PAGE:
Dual-arm robots that can learn to do bimanual tasks from simulation are a significant achievement in robotics and artificial intelligence. These robots are designed to have two manipulator arms, which allows them to do tasks that require cooperation between both arms.
A revolutionary bimanual robot exhibits tactile sensitivity comparable to human dexterity while employing AI to guide its activities. The novel Bi-Touch technology, developed by scientists at the University of Bristol and housed at the Bristol Robotics Laboratory, enables robots to perform manual jobs by sensing what to do from a digital assistant.
The findings, published in IEEE Robotics and Automation Letters, demonstrate how an AI agent interprets its environment through tactile and proprioceptive feedback and then controls the robots’ behaviors to accomplish robotic tasks such as precise sensing, gentle interaction, and effective object manipulation. This advancement has the potential to transform industries like as fruit harvesting and domestic service, as well as to replicate touch in mechanical limbs.
With our Bi-Touch system, we can easily train AI agents in a virtual world within a couple of hours to achieve bimanual tasks that are tailored towards the touch.Yijiong Lin
Lead author Yijiong Lin from the Faculty of Engineering, explained: “With our Bi-Touch system, we can easily train AI agents in a virtual world within a couple of hours to achieve bimanual tasks that are tailored towards the touch. More importantly, we can directly apply these agents from the virtual world to the real world without further training. The tactile bimanual agent can solve tasks even under unexpected perturbations and manipulate delicate objects in a gentle way.”
Human-level robot dexterity will require bimanual manipulation with tactile feedback. However, this problem has received less attention than single-arm settings, owing in part to the scarcity of suitable hardware and the difficulties of building effective controllers for tasks with somewhat wide state-action spaces. Using recent developments in AI and robotic tactile sensing, the team was able to create a tactile dual-arm robotic system.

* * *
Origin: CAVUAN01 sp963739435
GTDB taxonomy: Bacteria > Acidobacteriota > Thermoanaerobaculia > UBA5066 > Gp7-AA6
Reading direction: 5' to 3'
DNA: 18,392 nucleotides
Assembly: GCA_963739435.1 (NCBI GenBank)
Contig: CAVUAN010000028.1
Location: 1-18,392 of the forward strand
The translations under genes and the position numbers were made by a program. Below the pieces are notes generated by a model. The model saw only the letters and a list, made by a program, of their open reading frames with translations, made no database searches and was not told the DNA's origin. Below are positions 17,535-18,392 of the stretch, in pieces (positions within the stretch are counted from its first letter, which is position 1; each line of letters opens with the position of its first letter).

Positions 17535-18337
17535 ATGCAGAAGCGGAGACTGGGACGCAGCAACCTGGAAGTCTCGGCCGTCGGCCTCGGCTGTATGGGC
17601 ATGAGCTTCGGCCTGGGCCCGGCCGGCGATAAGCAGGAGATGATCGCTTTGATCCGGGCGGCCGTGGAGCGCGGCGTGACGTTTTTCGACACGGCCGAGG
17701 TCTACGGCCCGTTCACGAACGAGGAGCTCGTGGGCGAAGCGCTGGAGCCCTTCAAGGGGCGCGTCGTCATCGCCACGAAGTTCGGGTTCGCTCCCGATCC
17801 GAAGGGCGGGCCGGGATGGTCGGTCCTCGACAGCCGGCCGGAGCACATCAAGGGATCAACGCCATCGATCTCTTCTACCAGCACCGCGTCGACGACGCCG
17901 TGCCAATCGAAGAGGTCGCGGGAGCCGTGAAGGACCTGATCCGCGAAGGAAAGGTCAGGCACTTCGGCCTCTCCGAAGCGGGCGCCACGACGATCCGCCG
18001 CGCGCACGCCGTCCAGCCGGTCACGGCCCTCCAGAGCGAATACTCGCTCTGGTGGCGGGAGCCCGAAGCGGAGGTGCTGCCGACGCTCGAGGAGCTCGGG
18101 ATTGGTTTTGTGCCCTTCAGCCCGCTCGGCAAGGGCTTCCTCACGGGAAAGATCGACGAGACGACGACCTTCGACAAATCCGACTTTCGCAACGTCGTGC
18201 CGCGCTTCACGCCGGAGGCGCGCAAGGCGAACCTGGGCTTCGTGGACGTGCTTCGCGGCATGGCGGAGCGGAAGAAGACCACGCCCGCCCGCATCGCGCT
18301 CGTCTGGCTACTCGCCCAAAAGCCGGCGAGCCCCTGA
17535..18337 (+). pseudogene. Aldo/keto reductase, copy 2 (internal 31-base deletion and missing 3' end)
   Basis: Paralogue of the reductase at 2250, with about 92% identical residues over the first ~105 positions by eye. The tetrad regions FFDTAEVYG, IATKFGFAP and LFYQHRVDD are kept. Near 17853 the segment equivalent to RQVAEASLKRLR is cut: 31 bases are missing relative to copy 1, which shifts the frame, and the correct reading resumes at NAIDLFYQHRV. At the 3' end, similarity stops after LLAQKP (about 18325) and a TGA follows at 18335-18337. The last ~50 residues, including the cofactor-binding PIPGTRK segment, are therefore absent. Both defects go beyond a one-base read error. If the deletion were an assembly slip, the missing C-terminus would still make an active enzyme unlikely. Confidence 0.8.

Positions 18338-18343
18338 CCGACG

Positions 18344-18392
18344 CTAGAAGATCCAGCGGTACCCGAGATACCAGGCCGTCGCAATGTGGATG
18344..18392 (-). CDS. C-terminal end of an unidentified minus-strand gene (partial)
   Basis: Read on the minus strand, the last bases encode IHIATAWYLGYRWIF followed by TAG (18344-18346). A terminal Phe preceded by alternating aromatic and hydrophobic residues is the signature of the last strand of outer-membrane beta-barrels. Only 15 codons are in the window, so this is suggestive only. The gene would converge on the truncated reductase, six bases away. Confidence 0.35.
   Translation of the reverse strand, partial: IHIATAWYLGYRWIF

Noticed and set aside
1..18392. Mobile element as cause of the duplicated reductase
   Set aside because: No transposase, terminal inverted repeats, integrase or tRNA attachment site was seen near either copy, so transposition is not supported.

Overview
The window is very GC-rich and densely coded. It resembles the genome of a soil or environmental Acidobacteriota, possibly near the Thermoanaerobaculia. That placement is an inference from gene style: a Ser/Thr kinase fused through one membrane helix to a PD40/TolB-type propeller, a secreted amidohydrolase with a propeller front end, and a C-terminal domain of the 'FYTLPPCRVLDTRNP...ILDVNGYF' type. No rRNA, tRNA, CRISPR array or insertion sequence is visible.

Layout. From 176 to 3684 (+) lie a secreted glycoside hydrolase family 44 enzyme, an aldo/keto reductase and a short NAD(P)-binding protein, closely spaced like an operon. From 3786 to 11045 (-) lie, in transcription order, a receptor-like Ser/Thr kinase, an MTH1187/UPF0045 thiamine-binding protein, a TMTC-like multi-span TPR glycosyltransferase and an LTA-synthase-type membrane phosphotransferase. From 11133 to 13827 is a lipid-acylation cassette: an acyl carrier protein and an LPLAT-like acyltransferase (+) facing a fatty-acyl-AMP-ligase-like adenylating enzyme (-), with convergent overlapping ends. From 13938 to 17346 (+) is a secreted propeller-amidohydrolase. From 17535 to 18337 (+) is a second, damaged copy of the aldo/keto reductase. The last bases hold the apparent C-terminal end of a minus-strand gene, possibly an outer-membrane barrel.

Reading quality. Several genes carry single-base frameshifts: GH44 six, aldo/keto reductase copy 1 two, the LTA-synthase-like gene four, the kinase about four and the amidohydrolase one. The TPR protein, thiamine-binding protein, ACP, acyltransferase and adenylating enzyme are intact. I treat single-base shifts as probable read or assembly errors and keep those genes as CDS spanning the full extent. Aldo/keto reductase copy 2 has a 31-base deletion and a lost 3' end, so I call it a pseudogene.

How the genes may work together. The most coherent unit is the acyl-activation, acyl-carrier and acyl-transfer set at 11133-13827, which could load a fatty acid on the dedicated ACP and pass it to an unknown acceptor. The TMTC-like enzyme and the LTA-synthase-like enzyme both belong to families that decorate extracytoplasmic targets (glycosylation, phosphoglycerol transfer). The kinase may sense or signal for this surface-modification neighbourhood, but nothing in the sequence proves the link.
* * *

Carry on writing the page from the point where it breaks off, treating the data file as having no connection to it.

The researchers created a virtual world (simulation) with two robot arms outfitted with touch sensors. They then constructed a real-world tactile dual-arm robot system to which they could directly apply the agent, as well as reward functions and a goal-update mechanism to motivate the robot agents to learn to perform the bimanual tasks.
Deep Reinforcement Learning (Deep-RL), one of the most advanced techniques in the field of robot learning, is used to teach robot bimanual skills. It is intended to educate robots to do things by allowing them to learn via trial and error, similar to how a dog is trained through incentives and punishments.
For robotic manipulation, the robot learns to make judgments by attempting numerous behaviors to accomplish specific objectives, such as lifting objects without dropping or breaking them. It receives a reward when it succeeds, and when it fails, it learns what not to do. It learns the optimal ways to get things by using these rewards and penalties over time. The AI bot is visually impaired and relies solely on proprioceptive feedback (the ability of the body to feel movement, action, and position) and touch feedback.
They were able to successfully enable the dual arm robot to lift things as delicate as a single Pringle crisp.
“Our Bi-Touch system showcases a promising approach with affordable software and hardware for learning bimanual behaviors with touch in simulation, which can be directly applied to the real world,” co-author Professor Nathan Lepora remarked. Because the code for our built tactile dual-arm robot simulation will be open-source, it will be perfect for building new downstream tasks.”
“Our Bi-Touch system enables a tactile dual-arm robot to learn from simulation and perform various manipulation tasks in a gentle manner in the real world,” Yijiong concluded. And now, we can quickly train AI agents in a simulated world in a matter of hours to perform bimanual activities that are tuned to the touch.”